At its foundation, the idea of virtualisation is the process of making software talk to hardware in such a way that individual instances of software run as if they have exclusive access to the system’s underlying hardware. In this way,multiple software instances can be run on one hardware installation, offering significant savings on hardware costs while still getting the necessary work done.
To illustrate the concept, imagine 100 children being driven to school by their parents.
That means 100 individual cars per run that take up lots of space on the road and in parking lots, use a great deal of fuel and cause a lot of pollution. Now imagine that same 100 children being driven in on a bus; they all get to their destination in a timely manner, just in a single vehicle at a far lower space, fuel and energy cost. Each child gets to school as if the entire vehicle was just for them, but it takes only one bus to deliver all 100 kids to their destination. In a similar fashion, that’s how virtualisation works.
In the late 00s, when the concept of virtualisation really started taking off, it was all about consolidating server hardware to save on costs. The idea was to run multiple virtualised servers in such a way that the underlying hardware was constantly performing at its peak, rather than having multiple servers that sometimes sat idle. This aimed to help businesses lower their running costs by eliminating unnecessary server hardware.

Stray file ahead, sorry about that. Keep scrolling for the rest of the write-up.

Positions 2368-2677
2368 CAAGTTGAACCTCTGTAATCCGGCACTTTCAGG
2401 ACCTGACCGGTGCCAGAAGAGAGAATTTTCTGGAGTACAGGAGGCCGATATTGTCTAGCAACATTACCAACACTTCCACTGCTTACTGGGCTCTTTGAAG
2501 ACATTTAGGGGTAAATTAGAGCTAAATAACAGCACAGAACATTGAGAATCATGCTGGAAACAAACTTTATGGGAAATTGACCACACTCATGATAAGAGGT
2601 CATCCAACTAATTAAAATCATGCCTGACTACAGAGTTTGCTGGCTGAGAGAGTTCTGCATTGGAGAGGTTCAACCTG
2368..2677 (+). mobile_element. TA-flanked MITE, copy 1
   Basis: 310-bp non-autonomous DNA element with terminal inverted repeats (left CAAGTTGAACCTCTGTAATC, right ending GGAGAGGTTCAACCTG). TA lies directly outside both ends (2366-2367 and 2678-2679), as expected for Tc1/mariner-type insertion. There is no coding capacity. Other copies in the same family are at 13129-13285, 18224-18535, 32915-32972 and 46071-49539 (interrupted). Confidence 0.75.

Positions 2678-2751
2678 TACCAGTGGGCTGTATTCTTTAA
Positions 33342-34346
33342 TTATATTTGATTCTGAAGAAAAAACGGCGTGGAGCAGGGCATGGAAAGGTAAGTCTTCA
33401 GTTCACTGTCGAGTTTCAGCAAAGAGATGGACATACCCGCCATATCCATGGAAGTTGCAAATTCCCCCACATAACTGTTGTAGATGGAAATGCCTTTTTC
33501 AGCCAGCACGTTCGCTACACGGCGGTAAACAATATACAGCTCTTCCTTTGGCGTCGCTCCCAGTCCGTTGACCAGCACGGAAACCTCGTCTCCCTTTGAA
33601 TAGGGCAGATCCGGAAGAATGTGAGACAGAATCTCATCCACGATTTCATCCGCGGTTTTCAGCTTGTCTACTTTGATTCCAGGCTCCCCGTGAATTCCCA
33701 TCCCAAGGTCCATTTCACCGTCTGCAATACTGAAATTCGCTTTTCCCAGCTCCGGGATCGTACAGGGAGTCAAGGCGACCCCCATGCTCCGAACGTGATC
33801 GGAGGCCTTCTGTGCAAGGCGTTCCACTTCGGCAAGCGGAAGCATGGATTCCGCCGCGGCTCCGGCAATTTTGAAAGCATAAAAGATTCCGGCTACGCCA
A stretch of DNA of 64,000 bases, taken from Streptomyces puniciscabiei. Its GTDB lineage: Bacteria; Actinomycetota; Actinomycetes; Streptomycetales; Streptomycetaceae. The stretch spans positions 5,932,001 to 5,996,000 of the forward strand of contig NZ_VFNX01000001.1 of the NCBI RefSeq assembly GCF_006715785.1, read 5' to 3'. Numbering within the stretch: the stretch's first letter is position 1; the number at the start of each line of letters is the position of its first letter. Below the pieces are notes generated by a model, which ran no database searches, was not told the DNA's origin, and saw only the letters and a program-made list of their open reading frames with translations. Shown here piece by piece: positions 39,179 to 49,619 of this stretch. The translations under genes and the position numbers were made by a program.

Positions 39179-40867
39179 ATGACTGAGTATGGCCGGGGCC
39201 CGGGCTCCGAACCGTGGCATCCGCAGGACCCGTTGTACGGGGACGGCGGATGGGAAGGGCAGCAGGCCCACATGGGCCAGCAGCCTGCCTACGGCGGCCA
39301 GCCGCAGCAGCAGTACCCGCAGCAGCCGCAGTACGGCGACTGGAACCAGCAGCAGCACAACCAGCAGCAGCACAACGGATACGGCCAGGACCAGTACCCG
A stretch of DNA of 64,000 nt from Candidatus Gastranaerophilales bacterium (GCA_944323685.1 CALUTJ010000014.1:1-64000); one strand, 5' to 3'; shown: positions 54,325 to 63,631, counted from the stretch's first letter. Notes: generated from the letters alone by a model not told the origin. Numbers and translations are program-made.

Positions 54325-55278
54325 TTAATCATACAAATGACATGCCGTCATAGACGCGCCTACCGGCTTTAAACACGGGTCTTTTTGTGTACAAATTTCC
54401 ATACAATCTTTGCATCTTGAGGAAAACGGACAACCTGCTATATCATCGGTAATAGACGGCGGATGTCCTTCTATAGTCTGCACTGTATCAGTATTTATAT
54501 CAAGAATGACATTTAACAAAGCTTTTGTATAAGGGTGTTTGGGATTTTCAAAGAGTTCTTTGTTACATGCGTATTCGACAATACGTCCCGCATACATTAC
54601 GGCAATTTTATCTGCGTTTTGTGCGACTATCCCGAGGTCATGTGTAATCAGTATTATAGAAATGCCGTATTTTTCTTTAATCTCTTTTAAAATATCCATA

In 2017, virtualisation is a much bigger concept, encompassing far more than just server hardware. Today, we’re able to virtualise networks, servers and storage subsystems in such a way that software can be used to provision whatever is needed from a single interface.
Aptronics has a team of experts who are all intimately familiar with the ins and outs of both traditional and modern virtualisation, as they’ve been doing it for years and are ready to design and deploy versatile solutions to meet any virtualisation needs businesses may have.
Copyright 2017 Aptronics (Pty) Ltd.